In this way, Christ, the incarnate Son of God, gave his life as a ransom for many. He paid our outstanding debt that we had with God by shedding his blood on the cross in punishment for our sins. He took our sins upon himself (2 Corinthians 5:21) and suffered our punishment for them, as our substitute, in our place, on the cross, with the result that if we accept him as our Savior, we are set free by God, in all justice, from our sins.

Once this had been understood by the apostles, the real apostolic preaching of the gospel, that is, the preaching of the good news of God's salvation in Jesus Christ, began and spread. This was and is, in essence, the mission of the Church, which extends Jesus' own saving mission in the world.

The apostles could now clearly proclaim that "Christ died for our sins" (1 Corinthians 15:3), that he poured out his blood for the forgiveness of sins (Matthew 26:28). In this way God himself rendered himself propitious or favorable toward us through the sacrifice of Jesus Christ as a sin offering for the just forgiveness of our sins. Christ is the one "whom God set forth as a propitiation by His blood, through faith" (Romans 3:25 NKJV).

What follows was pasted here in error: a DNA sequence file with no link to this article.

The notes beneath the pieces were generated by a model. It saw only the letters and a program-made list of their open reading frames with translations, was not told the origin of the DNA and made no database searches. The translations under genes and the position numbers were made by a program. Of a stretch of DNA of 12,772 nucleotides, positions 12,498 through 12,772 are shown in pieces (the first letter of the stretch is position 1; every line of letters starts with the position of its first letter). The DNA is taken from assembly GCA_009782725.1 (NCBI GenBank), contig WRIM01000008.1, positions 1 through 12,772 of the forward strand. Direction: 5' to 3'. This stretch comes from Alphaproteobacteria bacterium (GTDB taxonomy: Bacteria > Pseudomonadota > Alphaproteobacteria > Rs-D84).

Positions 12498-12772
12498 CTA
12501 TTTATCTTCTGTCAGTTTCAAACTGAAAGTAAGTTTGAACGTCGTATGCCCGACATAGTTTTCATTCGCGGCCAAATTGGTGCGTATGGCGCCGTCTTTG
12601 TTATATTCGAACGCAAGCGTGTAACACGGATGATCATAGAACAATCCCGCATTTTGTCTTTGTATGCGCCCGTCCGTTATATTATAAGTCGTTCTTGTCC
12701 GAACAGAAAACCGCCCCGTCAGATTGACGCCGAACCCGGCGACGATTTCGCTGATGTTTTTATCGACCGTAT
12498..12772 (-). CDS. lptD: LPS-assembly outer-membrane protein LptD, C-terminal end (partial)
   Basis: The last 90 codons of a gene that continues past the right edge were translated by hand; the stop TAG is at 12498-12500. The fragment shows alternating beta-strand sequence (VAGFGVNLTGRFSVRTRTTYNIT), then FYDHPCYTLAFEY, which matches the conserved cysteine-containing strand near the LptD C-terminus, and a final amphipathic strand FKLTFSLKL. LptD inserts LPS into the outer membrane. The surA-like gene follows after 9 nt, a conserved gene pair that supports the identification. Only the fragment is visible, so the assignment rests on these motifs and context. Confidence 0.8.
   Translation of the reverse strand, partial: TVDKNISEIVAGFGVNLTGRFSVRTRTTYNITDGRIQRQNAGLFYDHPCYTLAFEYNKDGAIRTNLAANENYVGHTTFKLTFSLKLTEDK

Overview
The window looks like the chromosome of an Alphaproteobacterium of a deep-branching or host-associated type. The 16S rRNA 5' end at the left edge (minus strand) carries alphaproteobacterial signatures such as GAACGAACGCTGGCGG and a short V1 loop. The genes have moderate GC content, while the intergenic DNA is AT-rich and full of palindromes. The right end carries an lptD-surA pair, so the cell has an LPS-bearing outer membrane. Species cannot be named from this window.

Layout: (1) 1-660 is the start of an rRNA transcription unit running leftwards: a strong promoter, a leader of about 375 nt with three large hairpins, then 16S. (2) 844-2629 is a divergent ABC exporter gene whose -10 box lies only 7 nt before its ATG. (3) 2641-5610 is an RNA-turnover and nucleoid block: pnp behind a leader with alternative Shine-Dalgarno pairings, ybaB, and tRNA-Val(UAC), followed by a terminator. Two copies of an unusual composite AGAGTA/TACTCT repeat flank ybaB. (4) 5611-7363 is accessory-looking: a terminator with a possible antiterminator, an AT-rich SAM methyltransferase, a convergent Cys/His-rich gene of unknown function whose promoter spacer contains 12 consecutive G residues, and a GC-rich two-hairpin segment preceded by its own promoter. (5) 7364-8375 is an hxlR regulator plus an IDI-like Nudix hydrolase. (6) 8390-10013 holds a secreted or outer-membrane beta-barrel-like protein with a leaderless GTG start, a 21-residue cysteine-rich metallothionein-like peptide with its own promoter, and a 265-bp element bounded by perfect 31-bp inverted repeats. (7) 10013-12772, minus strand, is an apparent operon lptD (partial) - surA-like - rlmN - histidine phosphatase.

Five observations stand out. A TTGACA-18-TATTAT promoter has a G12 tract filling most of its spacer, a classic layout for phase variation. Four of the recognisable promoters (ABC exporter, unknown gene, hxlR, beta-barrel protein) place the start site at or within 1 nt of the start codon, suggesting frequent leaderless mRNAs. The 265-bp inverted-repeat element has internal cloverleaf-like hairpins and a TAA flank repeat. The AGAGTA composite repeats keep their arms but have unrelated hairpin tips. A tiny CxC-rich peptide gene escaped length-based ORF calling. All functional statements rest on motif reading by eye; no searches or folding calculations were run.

It is clear that God wants all peoples everywhere to be reconciled to him through hearing this good news preached to them and through their accepting it with faith, receiving baptism, and entering into his Church. This is why Christ sent out his apostles, saying, "Go therefore and make disciples of all nations, baptizing them in the name of the Father and of the Son and of the Holy Spirit, teaching them to observe all that I have commanded you" (Matthew 28:19-20).

God wants all peoples everywhere to be reconciled to himself by coming to a clear and explicit faith in Jesus Christ who died for our sins under Pontius Pilate that we might be freed from them, and who rose again that we might walk with him in the light of his resurrection, in the newness of life (Romans 6:4), justified and made righteous before God as "new men" (Ephesians 4:22-24).

It is the mission of the Church, given to her by the risen Lord, to accomplish this, that is, to enable all peoples everywhere to hear the gospel, and to invite them to believe in it, accept Jesus Christ as their Savior, be baptized, and enter into his Church for the glory of God and their own salvation and growth in holiness.